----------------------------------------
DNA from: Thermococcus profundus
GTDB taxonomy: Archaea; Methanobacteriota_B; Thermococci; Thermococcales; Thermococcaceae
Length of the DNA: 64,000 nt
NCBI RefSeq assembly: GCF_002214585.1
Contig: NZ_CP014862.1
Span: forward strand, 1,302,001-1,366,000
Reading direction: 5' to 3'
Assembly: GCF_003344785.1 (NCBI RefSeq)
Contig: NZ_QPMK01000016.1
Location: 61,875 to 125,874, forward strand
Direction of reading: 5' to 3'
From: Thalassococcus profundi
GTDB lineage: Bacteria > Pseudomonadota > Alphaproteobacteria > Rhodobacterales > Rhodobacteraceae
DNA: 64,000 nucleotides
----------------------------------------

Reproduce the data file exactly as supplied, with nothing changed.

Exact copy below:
DNA from: Thermococcus profundus
GTDB taxonomy: Archaea; Methanobacteriota_B; Thermococci; Thermococcales; Thermococcaceae
Length of the DNA: 64,000 nt
NCBI RefSeq assembly: GCF_002214585.1
Contig: NZ_CP014862.1
Span: forward strand, 1,302,001-1,366,000
Reading direction: 5' to 3'
Assembly: GCF_003344785.1 (NCBI RefSeq)
Contig: NZ_QPMK01000016.1
Location: 61,875 to 125,874, forward strand
Direction of reading: 5' to 3'
From: Thalassococcus profundi
GTDB lineage: Bacteria > Pseudomonadota > Alphaproteobacteria > Rhodobacterales > Rhodobacteraceae
DNA: 64,000 nucleotides